Edward Ferrars is the sensible and friendly older brother of Fanny Dashwood and Robert Ferrars. Edward develops a close relationship with Elinor. Edwards personality is awkward and slightly mousy that at times, and he lacks the ability to communicate easily. We had mixed feelings about Edwards’s character. Some people liked him; some didn’t, towards the end, everyone seemed to like Edward mostly because he made Elinor so happy.   
John Willoughby started out a very likable and charming man but as the story continued eyebrows were raised. He is an attractive but deceitful young man who wins Marianne Dashwood's heart but turns out to be not the man Marianne thought he was.  (spoilers removed)

Sir John Middleton and Mrs. Jennings won the "Mr. and Mrs. Congeniality" award of all the characters! Sir John Middleton and his mother in-law Mrs. Jennings are a happy, jolly, gossiping pair who brought humor and a breath of fresh air to the book.

Q:What lessons did this book offer? 

A: One of the biggest lessons we learn from this book is how important it is to have a balance of Sense and Sensibility in our life. In the choices we make, it’s important to follow your heart and do things you love, but you can't be ruled only by emotion and passion. There needs to be some reason in our actions and choices that's fuelled by passion.

Q: Do we think this book makes a good book club book? 

A: Yes! We always have great discussions at book club, but this book definitely sparked some great topics and conversation. Of course we talked a lot about the importance of balance between reason and passion as well as the characters motives and reasoning behind their actions.  The time period was especially fun to talk about, to compare the cultural and social norms from back to now was almost funny! So much has changed and what a different time we live in today!

Q: Overall, what did we think of this book? 

A: All in all, everyone really enjoyed this book!  (Especially after pairing  our book club with the fun Sense and Sensibility movie night we had a few days before!) Although the language style was different for some, we all agreed that girls haven't changed much over the decades! Sense and Sensibility is a charming, beautiful classic that everyone should read at least once.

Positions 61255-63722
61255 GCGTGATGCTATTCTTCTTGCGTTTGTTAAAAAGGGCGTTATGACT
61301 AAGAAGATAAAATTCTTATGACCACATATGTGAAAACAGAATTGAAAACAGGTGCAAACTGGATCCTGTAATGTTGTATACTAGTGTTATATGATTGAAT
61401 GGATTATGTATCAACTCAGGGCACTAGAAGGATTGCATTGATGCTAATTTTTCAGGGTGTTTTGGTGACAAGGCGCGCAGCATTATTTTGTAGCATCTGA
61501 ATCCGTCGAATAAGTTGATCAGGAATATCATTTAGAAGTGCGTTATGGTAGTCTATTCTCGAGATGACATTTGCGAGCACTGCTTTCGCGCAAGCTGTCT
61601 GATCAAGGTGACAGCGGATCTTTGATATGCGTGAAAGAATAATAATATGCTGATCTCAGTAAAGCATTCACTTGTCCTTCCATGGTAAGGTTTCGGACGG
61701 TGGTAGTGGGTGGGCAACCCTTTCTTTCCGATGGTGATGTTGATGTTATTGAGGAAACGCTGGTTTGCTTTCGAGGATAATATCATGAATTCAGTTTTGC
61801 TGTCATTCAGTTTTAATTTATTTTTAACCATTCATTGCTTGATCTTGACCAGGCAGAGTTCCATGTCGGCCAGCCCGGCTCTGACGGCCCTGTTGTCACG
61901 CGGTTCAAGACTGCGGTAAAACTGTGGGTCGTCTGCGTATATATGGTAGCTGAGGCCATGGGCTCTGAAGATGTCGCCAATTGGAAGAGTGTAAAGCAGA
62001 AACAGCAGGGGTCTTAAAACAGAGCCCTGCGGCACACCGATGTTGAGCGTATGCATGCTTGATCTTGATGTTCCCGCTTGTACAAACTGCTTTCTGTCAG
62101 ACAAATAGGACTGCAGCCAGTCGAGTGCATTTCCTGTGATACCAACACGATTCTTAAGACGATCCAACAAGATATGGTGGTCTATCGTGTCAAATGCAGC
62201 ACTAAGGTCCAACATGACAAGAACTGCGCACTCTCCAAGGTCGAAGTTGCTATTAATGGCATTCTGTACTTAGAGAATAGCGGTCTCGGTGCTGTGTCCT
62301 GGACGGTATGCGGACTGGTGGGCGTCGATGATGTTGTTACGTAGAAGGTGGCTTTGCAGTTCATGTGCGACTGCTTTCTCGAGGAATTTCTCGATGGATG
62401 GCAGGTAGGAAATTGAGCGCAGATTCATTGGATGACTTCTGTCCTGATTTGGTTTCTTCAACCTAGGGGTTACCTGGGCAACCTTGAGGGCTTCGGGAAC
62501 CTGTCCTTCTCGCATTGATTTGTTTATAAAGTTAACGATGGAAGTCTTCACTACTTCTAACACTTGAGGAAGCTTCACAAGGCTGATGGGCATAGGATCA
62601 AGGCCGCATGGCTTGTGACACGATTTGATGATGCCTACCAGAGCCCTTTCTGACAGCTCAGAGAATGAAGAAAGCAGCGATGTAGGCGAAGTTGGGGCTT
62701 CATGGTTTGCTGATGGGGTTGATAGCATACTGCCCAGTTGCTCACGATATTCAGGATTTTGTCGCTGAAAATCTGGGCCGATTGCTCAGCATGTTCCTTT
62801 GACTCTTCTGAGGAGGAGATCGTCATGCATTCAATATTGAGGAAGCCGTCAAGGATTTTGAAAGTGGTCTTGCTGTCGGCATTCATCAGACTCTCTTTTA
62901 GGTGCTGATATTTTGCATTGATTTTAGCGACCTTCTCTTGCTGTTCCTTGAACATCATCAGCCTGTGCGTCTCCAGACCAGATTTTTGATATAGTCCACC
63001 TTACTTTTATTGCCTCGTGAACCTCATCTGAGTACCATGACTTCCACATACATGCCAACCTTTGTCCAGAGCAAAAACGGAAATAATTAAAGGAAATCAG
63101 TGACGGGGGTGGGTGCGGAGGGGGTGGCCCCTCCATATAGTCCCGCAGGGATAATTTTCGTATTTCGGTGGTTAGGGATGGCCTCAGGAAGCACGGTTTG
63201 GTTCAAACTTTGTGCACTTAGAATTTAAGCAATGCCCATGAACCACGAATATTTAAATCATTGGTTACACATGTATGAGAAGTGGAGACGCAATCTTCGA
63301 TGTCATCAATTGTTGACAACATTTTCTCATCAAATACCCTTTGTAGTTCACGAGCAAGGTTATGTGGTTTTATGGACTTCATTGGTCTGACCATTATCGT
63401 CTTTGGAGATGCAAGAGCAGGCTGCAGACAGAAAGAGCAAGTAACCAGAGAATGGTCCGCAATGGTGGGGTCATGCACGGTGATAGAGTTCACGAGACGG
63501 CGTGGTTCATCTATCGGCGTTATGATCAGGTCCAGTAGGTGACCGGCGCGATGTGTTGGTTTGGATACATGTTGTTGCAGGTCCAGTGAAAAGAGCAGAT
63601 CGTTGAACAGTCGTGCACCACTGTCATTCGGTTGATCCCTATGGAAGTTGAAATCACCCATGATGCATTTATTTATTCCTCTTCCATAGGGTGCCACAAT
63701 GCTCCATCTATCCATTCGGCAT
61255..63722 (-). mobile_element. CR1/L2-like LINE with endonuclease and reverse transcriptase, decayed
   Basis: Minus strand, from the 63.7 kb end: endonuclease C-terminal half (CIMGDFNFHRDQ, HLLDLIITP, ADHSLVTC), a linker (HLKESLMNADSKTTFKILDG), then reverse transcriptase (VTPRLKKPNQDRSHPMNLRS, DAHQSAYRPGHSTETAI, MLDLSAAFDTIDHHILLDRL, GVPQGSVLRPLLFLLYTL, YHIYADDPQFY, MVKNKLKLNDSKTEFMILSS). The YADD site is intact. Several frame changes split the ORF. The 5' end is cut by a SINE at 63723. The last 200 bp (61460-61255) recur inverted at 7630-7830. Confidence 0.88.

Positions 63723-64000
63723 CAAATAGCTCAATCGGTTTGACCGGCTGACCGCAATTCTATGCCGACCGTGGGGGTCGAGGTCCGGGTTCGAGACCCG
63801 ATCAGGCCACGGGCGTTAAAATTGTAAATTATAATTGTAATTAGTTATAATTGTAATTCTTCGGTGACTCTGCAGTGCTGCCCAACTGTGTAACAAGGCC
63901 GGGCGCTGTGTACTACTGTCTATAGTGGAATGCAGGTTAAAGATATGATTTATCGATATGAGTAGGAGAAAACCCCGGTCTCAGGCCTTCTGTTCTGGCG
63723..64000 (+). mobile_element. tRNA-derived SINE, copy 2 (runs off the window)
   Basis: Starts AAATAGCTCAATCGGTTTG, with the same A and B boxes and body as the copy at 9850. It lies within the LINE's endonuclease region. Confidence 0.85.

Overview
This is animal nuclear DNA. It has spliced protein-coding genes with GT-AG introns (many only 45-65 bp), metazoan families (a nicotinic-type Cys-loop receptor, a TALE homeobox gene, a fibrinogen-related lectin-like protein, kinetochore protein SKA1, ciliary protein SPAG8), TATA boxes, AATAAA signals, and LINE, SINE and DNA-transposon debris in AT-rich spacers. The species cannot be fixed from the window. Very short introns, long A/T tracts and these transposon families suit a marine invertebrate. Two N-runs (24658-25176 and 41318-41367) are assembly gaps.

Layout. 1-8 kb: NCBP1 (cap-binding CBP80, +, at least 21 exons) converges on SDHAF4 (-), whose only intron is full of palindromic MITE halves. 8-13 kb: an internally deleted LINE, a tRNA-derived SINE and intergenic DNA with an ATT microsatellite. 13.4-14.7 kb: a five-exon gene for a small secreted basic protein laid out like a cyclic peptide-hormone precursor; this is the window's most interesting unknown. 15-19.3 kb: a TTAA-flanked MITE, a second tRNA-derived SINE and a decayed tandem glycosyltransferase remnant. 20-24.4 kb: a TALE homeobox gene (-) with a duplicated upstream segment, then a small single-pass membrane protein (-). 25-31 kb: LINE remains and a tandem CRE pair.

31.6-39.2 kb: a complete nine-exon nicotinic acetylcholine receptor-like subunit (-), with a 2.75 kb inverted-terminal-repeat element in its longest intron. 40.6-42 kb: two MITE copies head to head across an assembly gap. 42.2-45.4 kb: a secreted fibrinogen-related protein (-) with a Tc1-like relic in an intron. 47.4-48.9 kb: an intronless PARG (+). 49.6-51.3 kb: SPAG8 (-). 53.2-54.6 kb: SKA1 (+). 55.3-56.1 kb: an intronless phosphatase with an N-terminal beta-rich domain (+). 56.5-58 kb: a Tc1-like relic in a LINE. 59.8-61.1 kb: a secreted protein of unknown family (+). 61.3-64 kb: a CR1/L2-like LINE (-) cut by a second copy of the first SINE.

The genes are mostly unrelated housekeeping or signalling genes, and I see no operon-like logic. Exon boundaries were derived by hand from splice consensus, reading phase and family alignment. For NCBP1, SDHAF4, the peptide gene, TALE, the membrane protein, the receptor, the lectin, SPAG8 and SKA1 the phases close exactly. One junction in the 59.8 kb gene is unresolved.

(*taken from Jillian’s Power point presentation)

Jane Austen was born on December 16, 1775, and was one of 7 children. Jane was educated at English Boarding School. In December 1795 she began a romance with Tom Lefroy (studying to be a barrister /lawyer) eventually his family objected to their union because she had no money to offer and he was being supported by relatives so they intervened and kept them apart.  
In 1796 Jane’s family recalls her telling a charming story called “Elinor and Marrianne.”  She completed all revisions to this story in 1798. 
In December of 1802 Harris Bigg-Whither proposes to Jane.  She says openly that she is indifferent to him but she knows that he was due to inherit and be well off and that would benefit her family so she accepts… The next day she revoked her acceptance. She later tells a niece “one should never marry for money only for affection.” 
Jane’s brother Henry acted as her literary agent, he took her work “Sense and Sensibility” to London publisher Thomas Egerton who published it in October of 1811 selling out completely by 1813. In many ways Jane Austen embodied the strong natured women that were her stories. They came from different circumstances with different backgrounds, yet all sought the same thing in true love. It is an irony that such a thing eluded the great Ms. Austen but perhaps to the betterment of her stories and ours.   


SEXUALITY: EXTREMELY MILD- One character's past misconduct is brought up several times, dealing with an immoral affair.  
LANGUAGE/PROFANITY:EXTREMELY MILD- A few characters use phrases such as "Good God!" or "Lord!" in their dialog when excited.  
DRUG/ALCOHOL USE:EXTREMELY MILD- Wine is usually consumed at most meals.  

See our Sense & Sensibility picture recap, menu and lots of other book club ideas HERE!


Karen said...

Great recap of the book! Sense and Sensibility is one of my favorite movies.